Chapter 22

  Chapter 23

  Chapter 24

  Chapter 25

  PART III: Broken Blades

  Chapter 26

  Chapter 27

  Chapter 28

  Chapter 29

  Chapter 30

  Chapter 31

  Chapter 32

  Chapter 33

  Chapter 34

  Chapter 35

  Chapter 36

  Chapter 37

  Chapter 38

  Chapter 39

  Chapter 40

  Chapter 41

  Chapter 42

  Chapter 43

  Chapter 44

  Chapter 45

  Chapter 46

  Chapter 47

  Chapter 48

  Chapter 49

  Chapter 50

  Chapter 51

  Chapter 52

  Chapter 53

  Chapter 54

  Chapter 55

  Chapter 56

  Chapter 57

  Chapter 58

  PART IV: M343

  Chapter 59

  Chapter 60

  Chapter 61

  Chapter 62

  Chapter 63

  Chapter 64

  Chapter 65

  Chapter 66

  Chapter 67

  Chapter 68

  Chapter 69

  Chapter 70

  Chapter 71

  Chapter 72

  Chapter 73

  Chapter 74

  Chapter 75

  Chapter 76

  Chapter 77

  Chapter 78

  Chapter 79

  Chapter 80

  PART V: The Fourth Statue

  Chapter 81

  Chapter 82

  Chapter 83

  Chapter 84

  Chapter 85

  Chapter 86

  Chapter 87

  Chapter 88

  Chapter 89

  Chapter 90

  Chapter 91

  Chapter 92

  Chapter 93

  Chapter 94

  Epilogue

  ACKNOWLEDGMENTS

  To my wife

  “After the game, the king and the pawn go into the same box.”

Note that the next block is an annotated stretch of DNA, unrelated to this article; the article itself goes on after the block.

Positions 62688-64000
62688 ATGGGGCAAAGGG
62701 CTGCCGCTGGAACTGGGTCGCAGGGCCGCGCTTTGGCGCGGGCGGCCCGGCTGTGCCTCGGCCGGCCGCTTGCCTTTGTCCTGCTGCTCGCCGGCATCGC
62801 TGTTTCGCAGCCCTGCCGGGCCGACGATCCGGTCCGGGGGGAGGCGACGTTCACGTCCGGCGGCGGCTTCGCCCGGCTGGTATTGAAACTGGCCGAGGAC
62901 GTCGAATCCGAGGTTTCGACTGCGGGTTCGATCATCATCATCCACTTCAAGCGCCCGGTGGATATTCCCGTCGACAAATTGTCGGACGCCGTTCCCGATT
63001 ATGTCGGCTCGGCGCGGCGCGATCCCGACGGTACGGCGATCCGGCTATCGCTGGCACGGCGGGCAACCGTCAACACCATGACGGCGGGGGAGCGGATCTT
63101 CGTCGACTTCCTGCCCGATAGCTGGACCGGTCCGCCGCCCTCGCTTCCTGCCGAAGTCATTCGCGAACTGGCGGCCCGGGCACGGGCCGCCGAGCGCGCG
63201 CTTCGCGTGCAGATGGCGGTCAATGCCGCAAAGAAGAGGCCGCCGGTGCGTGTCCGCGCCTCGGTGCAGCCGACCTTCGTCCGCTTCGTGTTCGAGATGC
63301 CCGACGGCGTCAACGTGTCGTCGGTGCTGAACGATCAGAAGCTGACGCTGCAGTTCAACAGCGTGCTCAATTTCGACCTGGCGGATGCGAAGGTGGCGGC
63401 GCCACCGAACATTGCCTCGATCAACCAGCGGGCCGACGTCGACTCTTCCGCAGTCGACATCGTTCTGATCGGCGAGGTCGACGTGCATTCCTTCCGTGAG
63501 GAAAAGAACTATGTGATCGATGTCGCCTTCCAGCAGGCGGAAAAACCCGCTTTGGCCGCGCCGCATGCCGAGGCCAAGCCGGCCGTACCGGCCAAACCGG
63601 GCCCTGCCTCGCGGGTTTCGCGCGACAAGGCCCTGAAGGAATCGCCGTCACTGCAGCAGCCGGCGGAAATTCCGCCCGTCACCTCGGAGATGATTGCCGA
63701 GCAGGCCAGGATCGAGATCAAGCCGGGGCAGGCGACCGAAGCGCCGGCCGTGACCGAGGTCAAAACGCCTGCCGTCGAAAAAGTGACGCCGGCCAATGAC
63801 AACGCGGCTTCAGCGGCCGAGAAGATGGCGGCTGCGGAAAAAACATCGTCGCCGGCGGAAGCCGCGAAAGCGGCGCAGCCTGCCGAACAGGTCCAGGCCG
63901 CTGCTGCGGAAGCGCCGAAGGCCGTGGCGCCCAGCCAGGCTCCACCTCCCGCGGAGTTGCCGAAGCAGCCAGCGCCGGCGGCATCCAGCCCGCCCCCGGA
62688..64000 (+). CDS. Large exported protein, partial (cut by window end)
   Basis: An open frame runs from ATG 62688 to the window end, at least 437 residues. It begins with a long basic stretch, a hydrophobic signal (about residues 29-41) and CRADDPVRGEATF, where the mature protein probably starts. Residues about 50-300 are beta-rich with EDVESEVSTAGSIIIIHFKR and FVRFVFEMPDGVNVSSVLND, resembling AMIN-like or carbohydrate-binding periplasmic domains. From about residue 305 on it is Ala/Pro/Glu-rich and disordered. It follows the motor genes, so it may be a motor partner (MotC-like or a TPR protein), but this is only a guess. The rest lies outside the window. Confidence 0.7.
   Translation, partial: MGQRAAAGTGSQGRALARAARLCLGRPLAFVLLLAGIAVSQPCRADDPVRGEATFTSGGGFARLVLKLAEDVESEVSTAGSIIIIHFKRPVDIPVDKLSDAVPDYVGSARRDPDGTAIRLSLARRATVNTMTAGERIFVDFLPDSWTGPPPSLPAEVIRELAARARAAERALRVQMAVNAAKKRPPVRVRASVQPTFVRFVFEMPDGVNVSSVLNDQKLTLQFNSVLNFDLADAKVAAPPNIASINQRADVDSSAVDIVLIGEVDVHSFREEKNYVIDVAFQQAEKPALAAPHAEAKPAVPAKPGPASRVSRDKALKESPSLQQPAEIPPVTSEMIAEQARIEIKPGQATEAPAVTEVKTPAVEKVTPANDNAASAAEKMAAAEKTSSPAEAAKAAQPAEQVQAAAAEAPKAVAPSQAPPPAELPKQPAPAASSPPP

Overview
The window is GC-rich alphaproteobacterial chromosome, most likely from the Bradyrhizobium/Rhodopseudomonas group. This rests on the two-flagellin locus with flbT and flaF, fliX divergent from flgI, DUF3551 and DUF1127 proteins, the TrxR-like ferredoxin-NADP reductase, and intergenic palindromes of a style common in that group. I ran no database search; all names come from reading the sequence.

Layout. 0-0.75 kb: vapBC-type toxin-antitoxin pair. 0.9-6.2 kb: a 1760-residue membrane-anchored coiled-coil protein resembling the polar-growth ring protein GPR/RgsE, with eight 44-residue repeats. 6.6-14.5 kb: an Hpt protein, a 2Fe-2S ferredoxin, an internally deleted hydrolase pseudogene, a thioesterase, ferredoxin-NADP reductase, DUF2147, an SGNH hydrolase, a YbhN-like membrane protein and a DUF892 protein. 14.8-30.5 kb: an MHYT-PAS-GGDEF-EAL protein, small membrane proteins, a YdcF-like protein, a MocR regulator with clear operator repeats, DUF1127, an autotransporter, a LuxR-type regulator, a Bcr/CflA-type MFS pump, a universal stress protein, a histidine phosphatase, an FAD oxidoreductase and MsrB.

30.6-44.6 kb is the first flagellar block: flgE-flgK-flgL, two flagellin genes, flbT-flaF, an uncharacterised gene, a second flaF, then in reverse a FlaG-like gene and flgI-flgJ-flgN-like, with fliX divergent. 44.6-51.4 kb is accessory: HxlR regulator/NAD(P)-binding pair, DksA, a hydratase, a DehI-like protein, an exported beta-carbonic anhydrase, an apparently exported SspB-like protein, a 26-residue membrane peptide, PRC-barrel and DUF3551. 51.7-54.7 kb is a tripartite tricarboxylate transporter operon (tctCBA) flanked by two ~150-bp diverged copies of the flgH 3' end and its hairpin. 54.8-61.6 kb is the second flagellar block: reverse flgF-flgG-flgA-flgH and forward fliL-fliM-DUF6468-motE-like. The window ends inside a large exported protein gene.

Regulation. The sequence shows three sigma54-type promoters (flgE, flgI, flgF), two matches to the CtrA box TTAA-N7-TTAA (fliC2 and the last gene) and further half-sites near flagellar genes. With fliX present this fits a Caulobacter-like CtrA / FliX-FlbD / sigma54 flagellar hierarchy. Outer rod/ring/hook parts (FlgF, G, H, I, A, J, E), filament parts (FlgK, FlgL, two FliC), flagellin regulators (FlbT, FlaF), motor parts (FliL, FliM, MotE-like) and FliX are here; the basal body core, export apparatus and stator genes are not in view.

—Italian proverb

  PART I

  Arrowheads

  Prologue

  He stood in front of the mirror, unsure he really wanted to remove the bandages.

  His plastic surgeon had said there wouldn’t be any scarring, had promised him that the incisions on his face would heal quickly, that the stitches would come out on their own.

  But still, the surgery hadn’t taken place under the most ideal conditions and, although his doctor had an unparalleled reputation, he knew she might have been distracted by everything else that was going on.

  He wondered what lay beneath the bandages, beneath the stitches.

  A new face.

  A new future.

  He took a deep breath, reached up, and unfastened the end of one of the bandages that wound around his head.

  The surgery had been aggressive and it wasn’t the way he would have preferred going about this, any of this. Everything was rushed and the thought of seeing what he would look like for the rest of his life made him a little uneasy.